Here’s a pop quiz for you:
If you have young children at home, which of the following is likely to eat up the larger percentage of your household income?
A. Books and other educational materials
B. DVDs, CDs, music downloads, and trips to the movies
C. Video games
D. Fast food
You’re probably not surprised to discover that the right answer is D. But you might be surprised to discover that, if you’re a parent, you will most likely spend more on fast food this year than on A, B, and C combined.
Restaurants are no more kind to our children’s health and well-being than they are to our own: The typical burger, soda, and fries that you and I ate as kids contains an average of 214 more calories today than that same meal did in the 1970s — enough to add at least 3 pounds of weight a year to your child’s body, even if he or she ate that fast-food meal just once a week.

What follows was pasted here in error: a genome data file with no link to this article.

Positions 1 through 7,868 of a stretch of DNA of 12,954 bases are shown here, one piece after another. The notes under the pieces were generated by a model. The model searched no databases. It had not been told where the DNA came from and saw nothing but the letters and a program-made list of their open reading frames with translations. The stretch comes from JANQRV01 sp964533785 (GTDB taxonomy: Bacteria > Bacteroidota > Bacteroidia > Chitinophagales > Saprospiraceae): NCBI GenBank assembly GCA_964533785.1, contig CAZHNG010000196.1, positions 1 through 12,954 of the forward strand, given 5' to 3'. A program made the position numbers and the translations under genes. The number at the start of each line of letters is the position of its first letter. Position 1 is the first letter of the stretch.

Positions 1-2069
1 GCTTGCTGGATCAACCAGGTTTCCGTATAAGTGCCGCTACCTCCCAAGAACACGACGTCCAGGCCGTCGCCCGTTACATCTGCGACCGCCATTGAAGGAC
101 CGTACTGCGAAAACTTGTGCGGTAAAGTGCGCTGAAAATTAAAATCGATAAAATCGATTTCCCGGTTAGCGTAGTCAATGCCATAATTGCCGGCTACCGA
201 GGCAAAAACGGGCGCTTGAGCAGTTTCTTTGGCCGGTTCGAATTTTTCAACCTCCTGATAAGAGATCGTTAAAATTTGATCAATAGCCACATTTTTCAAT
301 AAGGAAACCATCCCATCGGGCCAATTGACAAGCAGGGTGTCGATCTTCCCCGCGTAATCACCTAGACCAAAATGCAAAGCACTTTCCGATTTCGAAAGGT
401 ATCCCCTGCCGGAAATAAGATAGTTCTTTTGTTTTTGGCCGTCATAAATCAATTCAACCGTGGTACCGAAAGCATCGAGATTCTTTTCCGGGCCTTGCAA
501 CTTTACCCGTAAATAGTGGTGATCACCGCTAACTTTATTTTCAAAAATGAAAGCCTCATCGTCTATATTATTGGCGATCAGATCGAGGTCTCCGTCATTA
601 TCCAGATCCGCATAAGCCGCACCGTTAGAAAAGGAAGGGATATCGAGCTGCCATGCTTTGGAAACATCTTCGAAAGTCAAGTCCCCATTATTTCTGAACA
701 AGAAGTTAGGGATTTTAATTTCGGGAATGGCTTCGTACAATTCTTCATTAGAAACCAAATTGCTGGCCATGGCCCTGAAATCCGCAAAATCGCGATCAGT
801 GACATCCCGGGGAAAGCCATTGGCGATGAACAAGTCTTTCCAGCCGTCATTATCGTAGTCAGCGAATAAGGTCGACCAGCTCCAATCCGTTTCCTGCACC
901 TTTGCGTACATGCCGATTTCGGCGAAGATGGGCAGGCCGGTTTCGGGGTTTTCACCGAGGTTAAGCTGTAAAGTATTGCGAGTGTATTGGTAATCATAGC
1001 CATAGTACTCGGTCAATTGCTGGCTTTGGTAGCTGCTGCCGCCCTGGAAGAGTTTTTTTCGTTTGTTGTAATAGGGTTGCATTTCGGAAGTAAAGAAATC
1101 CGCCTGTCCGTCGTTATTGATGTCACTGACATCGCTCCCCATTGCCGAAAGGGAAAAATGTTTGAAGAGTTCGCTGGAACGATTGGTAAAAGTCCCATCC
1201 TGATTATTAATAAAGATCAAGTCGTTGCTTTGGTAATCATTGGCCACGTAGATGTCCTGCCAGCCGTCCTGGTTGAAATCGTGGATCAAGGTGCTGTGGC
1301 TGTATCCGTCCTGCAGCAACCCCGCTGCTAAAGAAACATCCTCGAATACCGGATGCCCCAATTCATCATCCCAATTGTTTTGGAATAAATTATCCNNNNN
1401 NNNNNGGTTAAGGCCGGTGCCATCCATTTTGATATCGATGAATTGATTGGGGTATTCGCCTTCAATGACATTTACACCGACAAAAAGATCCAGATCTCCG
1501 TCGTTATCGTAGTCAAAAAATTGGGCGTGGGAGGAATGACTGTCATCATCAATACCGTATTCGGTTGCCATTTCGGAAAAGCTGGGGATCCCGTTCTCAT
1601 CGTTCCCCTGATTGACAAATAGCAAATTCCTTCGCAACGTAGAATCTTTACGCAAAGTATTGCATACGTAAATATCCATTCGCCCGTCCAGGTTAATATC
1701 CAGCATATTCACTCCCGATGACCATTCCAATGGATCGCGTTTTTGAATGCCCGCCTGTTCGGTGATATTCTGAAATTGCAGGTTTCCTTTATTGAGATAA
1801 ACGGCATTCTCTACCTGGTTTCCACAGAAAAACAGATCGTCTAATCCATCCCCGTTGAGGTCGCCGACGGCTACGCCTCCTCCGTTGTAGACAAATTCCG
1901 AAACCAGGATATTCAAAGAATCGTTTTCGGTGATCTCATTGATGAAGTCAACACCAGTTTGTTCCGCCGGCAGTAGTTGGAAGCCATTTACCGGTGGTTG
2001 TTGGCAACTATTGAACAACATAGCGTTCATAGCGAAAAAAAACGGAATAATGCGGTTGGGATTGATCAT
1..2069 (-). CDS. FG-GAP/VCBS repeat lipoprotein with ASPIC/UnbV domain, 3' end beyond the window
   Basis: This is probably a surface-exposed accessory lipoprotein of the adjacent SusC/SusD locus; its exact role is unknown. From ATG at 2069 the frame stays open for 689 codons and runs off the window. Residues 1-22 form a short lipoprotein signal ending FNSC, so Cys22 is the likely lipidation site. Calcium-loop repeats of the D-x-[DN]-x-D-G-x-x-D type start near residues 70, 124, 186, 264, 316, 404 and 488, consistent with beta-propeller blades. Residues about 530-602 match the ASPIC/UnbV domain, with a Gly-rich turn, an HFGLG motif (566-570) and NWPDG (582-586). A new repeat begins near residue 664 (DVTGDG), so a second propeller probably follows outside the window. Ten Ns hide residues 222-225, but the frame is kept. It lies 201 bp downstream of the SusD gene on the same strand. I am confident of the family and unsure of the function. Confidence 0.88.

Indeed, some of the nutritional stats in the foods restaurants are selling as “kids’ meals” are terrifying. A grilled cheese with as much fat as 25 strips of bacon? A child-size dessert with more than half a day’s worth of calories? And the supermarket aisles offer little salvation.
As a result, childhood obesity rates in America have tripled since 1980 — today, 16 percent of children between the ages of 6 and 19 are overweight or obese. An additional 15 percent of kids are “at risk of becoming overweight or obese.”
So I am going to put up these lists of the worst foods for your kids starting with:
Worst sweetend cereal
20. Cap’n Crunch (1 cup)
2 g fat (1 g saturated)
16 g sugars
1 g fiber
The Cap’n’s cereal is the archetypal hypersweetened breakfast. It didn’t make our list by its abundance of fat or calories; it made the list by being among the dominant sources of empty calories in a child’s diet. Aside from the small amount of added vitamins, which are mandated by the government, this cereal is a food scientist’s concoction of worthless foodlike particles and chemicals. Corn flour makes up the bulk of each crunch, and sugar, brown sugar, and coconut oil hold it together. This cereal is also coated with loads of the food colorings yellow 6 and 5, which have been linked to irritability and poor behavior in children.
Eat this instead!
Cascadian Farm Clifford Crunch (1 cup)
1 g fat (0 g saturated)
25 g carbohydrates
6 g sugars